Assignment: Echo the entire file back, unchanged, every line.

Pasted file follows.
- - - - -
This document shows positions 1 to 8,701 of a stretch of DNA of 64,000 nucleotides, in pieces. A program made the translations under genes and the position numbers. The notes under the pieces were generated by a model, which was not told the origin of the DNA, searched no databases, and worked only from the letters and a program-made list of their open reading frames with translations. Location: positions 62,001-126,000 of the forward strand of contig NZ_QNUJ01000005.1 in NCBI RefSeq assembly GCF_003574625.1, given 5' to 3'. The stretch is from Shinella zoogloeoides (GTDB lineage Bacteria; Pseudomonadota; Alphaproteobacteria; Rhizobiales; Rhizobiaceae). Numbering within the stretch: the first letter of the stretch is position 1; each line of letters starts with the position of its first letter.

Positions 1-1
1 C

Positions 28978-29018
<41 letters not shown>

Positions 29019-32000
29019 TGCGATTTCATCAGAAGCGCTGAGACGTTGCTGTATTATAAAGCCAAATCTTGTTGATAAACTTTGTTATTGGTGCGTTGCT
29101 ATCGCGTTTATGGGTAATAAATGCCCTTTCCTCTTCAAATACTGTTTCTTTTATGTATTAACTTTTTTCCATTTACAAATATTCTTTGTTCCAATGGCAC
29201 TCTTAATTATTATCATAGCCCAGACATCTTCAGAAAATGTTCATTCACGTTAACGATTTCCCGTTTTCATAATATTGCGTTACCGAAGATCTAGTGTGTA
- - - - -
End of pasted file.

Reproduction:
This document shows positions 1 to 8,701 of a stretch of DNA of 64,000 nucleotides, in pieces. A program made the translations under genes and the position numbers. The notes under the pieces were generated by a model, which was not told the origin of the DNA, searched no databases, and worked only from the letters and a program-made list of their open reading frames with translations. Location: positions 62,001-126,000 of the forward strand of contig NZ_QNUJ01000005.1 in NCBI RefSeq assembly GCF_003574625.1, given 5' to 3'. The stretch is from Shinella zoogloeoides (GTDB lineage Bacteria; Pseudomonadota; Alphaproteobacteria; Rhizobiales; Rhizobiaceae). Numbering within the stretch: the first letter of the stretch is position 1; each line of letters starts with the position of its first letter.

Positions 1-1
1 C

Positions 28978-29018
<41 letters not shown>

Positions 29019-32000
29019 TGCGATTTCATCAGAAGCGCTGAGACGTTGCTGTATTATAAAGCCAAATCTTGTTGATAAACTTTGTTATTGGTGCGTTGCT
29101 ATCGCGTTTATGGGTAATAAATGCCCTTTCCTCTTCAAATACTGTTTCTTTTATGTATTAACTTTTTTCCATTTACAAATATTCTTTGTTCCAATGGCAC
29201 TCTTAATTATTATCATAGCCCAGACATCTTCAGAAAATGTTCATTCACGTTAACGATTTCCCGTTTTCATAATATTGCGTTACCGAAGATCTAGTGTGTA